When Katherine Legge powered her IndyCar across the finish line at the Toyota Grand Prix of Long Beach this month, the British driver was disappointed: She was last among cars still running.

But if the 31-year-old driver’s race result was underwhelming, she could take solace in one fact. Her sponsor, Scott Painter, founder and chief executive of auto sales data website TrueCar, was satisfied to have laid down rubber at all.

“I think it does give us automotive street cred,” said Painter, who founded his Santa Monica firm in 2006. “We’re not just a tech company. Having a race team puts our money where our mouth is.”

The company started small in auto racing, sponsoring a single driver in a midlevel race series last year before moving up to the elite Izod IndyCar circuit this year. The April 15 race was the first for the TrueCar team in the L.A. area.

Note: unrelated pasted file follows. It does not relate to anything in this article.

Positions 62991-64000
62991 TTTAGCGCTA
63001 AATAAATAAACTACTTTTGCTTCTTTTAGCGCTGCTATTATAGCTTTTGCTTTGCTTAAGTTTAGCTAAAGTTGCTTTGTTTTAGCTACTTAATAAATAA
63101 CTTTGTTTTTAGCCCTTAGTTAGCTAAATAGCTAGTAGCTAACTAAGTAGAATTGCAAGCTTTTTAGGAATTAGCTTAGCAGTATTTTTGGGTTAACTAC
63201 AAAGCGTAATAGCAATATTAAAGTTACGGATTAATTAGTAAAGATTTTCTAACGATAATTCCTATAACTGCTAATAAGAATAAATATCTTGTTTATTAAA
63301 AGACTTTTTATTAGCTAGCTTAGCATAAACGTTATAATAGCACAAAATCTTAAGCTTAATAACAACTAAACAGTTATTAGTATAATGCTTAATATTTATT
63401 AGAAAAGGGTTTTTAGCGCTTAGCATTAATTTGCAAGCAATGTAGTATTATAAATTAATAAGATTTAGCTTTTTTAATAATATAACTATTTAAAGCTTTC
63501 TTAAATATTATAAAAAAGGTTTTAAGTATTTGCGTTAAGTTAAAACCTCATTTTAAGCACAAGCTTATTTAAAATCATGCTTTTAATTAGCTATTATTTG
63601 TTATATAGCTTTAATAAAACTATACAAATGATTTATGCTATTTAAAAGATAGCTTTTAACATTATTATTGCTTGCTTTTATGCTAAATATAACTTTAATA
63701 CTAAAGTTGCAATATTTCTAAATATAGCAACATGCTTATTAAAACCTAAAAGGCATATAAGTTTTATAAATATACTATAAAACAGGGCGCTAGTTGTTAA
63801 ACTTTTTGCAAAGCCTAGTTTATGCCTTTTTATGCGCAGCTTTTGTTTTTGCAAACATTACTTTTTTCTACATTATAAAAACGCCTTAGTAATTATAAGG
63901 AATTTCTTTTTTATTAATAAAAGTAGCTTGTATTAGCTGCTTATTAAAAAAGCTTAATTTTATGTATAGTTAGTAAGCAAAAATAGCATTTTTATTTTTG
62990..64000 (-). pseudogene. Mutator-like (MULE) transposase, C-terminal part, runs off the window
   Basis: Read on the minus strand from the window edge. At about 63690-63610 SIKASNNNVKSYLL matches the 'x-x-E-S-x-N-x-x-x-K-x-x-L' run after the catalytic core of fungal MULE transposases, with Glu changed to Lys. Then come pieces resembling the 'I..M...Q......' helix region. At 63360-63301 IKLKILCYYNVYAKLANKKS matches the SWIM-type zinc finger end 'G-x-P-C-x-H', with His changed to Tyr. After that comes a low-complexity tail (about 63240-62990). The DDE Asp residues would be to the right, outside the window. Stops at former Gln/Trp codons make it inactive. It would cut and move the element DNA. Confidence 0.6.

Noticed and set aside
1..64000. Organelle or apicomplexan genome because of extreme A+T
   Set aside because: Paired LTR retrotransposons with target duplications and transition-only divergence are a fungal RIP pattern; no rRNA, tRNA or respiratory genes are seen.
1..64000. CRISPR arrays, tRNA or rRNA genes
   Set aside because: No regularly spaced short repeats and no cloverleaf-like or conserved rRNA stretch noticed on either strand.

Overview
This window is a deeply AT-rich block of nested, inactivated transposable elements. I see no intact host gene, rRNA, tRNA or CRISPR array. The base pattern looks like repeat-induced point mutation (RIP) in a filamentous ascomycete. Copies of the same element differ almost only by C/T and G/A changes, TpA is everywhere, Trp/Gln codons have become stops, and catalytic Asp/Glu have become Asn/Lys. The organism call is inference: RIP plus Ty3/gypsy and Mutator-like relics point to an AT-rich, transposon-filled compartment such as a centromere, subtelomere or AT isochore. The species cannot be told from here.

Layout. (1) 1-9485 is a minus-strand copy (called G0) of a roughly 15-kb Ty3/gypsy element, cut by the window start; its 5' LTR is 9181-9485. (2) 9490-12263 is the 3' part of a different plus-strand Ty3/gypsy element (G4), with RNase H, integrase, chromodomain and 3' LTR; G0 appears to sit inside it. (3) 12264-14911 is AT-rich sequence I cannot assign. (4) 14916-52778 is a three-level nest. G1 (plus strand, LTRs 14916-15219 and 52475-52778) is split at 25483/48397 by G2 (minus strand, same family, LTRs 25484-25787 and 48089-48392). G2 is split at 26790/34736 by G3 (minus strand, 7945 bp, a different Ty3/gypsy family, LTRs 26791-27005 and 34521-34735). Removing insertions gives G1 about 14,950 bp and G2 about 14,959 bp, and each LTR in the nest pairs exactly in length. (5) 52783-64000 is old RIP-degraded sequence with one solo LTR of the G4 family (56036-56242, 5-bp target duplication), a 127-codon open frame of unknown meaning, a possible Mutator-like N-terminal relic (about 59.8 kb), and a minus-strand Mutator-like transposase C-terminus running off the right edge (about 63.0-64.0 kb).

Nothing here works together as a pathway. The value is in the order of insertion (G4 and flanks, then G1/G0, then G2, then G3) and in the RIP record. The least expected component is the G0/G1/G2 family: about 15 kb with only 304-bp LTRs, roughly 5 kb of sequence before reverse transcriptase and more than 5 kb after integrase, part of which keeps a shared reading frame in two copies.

Painter, a race fan who named his youngest daughter Indy, is sponsoring Legge and five other women drivers in open-wheel, sports car and rally racing series.

Why all women? A skeptic might note it’s because studies show women have the most influence in household car-buying decisions. But Painter, comparing himself to Oakland A’s General Manager Billy Beane of “Moneyball” fame, claims another motive.

He said Legge and other women drivers have a better return on investment than their male counterparts, both because they’re undervalued by other racing sponsors and because they can generate more publicity.

“If (Long Beach Grand Prix winner) Will Power wins six more races this year, it’s not a big story,” he said. “But Katherine Legge winning one race this year would be the headline of the year in IndyCar racing.”

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